Obituary: Richard Don Gunder
Richard succumbed to COVID-19 on Saturday, Nov. 28, 2020. He is survived by his parents, Cleta and Rick Gunder; sister, Crystal Gunder Foster; brother-in-law, Ron Foster of Dewey; and niece, Nicole Sage in Los Angeles, California; numerous aunts, uncles, cousins, friends and co-workers.
Richard’s Spirit is now with his grandparents in Heaven. Born April 18, 1973, at Tripler Army Medical Center in Honolulu, Hawaii, his childhood, as an Army “brat” was filled with travel — from Schofield Barracks Hawaii to Hunter Army Airfield in Savannah, Georgia, and next to Bakersfield, California, before his father was reassigned to Fort Ord, California.
While at Fort Ord, Richard developed a lifelong love of music, he played the drums, keyboards, and the guitar. In 1983, the family moved to Goppingen, Germany, where both Richard and Crystal became fluent in the southern German dialect as the family lived on the economy initially.
In 1986, the family moved from Germany to Fort Campbell, Kentucky, where Richard continued his love of music, playing in the school band. In 1990, Richard, Rick, and Cleta drove to Anchorage, Alaska, where Richard continued playing musical instruments. His band teacher took an immediate liking to him and helped him understand that he really did need to be able to read music not just play by ear. Upon high school graduation in May 1993, Richard decided to remain in Alaska and try his hand at commercial fishing while his parents retired from military service and returned to the lower 48 and Prescott Valley. In October 1993, Richard returned to the lower 48 to his parents’ home and went to work in the equipment rental field with his father.
1994 saw Richard enlisting in the U.S. Navy, and after initial training he found himself on a Navy sub-tender. Later in his Navy career, Richard attended Aviation training and went to work on SH-60B Seahawk helicopter engine and rotor systems. He deployed to the northern Arabian Gulf where he oversaw the maintenance of 17 aircraft and 32 sailors.
Upon return from the desert after a short tour at Point Magu, California, Richard deployed to Antarctica at McMurdo Station in support of the National Science Foundation Antarctic operations. His unit, VXE-6, the “Ice Pirates,” was the Navy’s only LC130F/R ski equipped Hercules aircraft. VXE-6, with a picture of Richard, were featured in the May 25, 1998, issue of Aviation Week and Space Technology. Richard was also the Team Leader for the McMurdo Station opening in 1998.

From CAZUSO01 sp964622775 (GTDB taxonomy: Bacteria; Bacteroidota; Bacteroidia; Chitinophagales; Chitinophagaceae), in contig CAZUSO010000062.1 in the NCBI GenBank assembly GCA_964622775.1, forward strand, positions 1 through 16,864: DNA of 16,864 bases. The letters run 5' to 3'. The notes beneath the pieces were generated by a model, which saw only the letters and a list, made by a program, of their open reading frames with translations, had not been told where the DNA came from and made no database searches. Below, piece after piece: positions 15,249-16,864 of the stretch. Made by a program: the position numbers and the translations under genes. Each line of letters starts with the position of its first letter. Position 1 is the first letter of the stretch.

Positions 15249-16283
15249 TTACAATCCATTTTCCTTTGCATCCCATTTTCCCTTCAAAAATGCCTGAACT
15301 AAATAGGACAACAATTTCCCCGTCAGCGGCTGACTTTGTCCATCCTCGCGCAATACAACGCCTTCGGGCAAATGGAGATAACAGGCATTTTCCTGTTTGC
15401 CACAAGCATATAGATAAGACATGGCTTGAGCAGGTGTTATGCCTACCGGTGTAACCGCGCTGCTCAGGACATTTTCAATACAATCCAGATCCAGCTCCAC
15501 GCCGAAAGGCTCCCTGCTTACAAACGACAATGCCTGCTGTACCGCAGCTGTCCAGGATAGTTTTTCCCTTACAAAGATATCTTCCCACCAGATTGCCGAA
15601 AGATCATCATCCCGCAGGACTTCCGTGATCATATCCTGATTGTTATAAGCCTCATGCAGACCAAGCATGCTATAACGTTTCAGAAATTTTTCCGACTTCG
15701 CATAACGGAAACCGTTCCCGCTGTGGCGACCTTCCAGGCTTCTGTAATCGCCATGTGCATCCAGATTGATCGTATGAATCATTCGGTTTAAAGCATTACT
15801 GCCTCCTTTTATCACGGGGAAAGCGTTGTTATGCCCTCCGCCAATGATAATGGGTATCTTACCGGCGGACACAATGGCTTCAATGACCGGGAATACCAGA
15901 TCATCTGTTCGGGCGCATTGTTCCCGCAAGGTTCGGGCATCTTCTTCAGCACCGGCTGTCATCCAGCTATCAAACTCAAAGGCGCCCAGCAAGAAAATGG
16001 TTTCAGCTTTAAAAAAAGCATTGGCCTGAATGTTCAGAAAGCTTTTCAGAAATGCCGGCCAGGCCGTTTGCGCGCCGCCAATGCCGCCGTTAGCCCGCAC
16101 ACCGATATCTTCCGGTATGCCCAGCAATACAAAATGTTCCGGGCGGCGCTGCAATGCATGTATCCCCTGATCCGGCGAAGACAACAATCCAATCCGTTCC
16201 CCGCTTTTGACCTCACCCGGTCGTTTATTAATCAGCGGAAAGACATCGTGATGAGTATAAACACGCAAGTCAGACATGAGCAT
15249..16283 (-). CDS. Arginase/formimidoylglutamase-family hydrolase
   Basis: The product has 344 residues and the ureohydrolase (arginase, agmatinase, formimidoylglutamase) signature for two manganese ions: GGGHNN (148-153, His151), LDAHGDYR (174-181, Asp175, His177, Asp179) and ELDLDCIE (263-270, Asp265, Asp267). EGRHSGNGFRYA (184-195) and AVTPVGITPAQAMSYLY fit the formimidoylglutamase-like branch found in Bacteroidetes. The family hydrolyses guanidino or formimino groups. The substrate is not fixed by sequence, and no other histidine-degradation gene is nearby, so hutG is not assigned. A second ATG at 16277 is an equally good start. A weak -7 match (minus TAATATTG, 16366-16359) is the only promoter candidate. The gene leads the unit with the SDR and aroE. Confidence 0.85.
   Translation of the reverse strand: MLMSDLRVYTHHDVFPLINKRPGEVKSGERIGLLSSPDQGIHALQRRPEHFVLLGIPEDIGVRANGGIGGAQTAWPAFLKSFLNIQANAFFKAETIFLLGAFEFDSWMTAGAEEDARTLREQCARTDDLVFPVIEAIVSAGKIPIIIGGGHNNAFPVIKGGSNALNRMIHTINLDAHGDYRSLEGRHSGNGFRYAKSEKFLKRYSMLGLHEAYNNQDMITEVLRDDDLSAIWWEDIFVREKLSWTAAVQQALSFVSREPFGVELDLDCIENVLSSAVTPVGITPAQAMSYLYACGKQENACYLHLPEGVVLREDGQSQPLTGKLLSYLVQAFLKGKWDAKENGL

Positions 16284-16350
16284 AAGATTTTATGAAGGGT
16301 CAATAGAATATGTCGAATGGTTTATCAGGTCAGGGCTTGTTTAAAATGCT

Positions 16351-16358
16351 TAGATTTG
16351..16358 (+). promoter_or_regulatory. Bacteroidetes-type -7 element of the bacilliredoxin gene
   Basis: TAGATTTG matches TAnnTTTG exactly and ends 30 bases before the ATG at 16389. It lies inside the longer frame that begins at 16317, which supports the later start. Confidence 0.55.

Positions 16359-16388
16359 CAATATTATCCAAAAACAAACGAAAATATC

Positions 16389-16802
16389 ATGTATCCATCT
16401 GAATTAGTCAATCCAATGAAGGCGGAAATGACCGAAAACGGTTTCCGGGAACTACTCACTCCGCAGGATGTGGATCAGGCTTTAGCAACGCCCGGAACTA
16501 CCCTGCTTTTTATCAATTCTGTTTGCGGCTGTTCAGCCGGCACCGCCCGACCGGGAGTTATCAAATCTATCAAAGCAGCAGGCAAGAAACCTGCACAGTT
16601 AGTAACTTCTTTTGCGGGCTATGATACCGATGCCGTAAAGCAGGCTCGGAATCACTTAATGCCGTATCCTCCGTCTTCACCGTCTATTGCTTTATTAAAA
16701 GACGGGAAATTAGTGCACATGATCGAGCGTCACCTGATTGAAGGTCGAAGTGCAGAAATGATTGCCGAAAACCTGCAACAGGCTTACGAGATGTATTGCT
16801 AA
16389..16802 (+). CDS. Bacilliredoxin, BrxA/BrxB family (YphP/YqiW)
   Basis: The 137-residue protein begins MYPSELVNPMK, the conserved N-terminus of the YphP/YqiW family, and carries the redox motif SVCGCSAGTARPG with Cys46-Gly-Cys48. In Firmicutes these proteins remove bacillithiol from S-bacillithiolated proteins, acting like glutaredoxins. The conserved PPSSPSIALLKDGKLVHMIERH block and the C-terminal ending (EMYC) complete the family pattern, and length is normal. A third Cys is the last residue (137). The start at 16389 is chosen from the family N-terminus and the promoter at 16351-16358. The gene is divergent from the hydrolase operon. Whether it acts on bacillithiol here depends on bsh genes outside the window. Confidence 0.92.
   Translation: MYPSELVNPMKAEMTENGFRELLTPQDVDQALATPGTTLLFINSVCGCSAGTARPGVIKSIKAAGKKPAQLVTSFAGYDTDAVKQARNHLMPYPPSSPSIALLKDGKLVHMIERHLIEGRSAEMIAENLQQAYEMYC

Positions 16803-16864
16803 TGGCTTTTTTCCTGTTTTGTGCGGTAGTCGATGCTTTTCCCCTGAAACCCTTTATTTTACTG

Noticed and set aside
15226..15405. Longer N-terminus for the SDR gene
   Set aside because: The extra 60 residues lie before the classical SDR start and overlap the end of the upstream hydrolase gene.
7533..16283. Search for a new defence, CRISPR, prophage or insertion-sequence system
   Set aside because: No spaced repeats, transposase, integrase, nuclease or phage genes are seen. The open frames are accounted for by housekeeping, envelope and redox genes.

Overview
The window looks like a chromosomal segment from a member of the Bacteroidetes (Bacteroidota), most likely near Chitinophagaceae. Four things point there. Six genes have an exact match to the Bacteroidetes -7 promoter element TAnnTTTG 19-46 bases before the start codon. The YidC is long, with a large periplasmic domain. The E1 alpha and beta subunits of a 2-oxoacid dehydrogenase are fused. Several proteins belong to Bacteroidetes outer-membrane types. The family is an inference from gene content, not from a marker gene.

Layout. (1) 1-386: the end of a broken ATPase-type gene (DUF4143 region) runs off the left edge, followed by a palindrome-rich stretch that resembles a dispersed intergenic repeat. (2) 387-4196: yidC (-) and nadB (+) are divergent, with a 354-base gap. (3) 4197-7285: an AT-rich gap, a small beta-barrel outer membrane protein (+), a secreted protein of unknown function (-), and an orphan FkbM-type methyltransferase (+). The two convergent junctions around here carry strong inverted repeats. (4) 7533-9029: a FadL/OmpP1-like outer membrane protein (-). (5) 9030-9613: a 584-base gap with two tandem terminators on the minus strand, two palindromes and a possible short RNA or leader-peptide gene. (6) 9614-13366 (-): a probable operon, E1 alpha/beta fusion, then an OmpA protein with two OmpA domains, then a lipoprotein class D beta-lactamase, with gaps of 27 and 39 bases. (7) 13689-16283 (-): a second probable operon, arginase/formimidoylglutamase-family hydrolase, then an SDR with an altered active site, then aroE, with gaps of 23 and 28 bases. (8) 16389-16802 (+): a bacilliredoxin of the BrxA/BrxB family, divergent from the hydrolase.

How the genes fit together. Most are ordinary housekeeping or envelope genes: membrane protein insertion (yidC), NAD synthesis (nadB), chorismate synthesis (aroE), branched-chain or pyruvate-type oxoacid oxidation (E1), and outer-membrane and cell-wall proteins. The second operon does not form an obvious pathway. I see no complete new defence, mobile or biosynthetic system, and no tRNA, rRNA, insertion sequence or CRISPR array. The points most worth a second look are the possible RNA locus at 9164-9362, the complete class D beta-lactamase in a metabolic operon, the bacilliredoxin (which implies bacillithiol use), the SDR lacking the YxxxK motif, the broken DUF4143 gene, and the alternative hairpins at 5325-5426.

Richard left the Navy and moved to Fayetteville, Arkansas (where his sister Crystal lived), and went to work for Tyson Foods in 2007. There he was responsible for a crew of 25 team members on production units producing corn chips and tortillas for national accounts. In 2010, he decided a change was in order and he became a commercial truck driver with USA Trucking. He worked for a couple local Fayetteville trucking companies before he was hired by DMT Services driving long haul through multiple states. He once brought a load from Oklahoma to Phoenix and was able to get a “home cooked” meal before he had to get some rest and return to Oklahoma.
In October 2014, Richard was diagnosed with cancer and his life was changed forever. After three surgeries he underwent 285 hours of chemotherapy and was left with neuropathy on both hands and both feet. He had to sell his beloved Honda VTX motorcycle due to the neuropathy. In 2016, he decided to move back to Prescott Valley, where he began a new career as a Behavioral Health Technician. His favorite pastime was remote control aircraft and he loved flying computer flight simulations. He had several RC aircraft as well as RC helicopters and he became a proficient pilot. Richard worked locally at Arrowhead Lodge Recovery, Mingus Mountain Academy, and West Yavapai Guidance before his COVID diagnosis.
In Lieu of flowers please make a donation to the American Cancer Society’s “Relay for Life” Team “Not Quite Right.”
Information provided by survivors.
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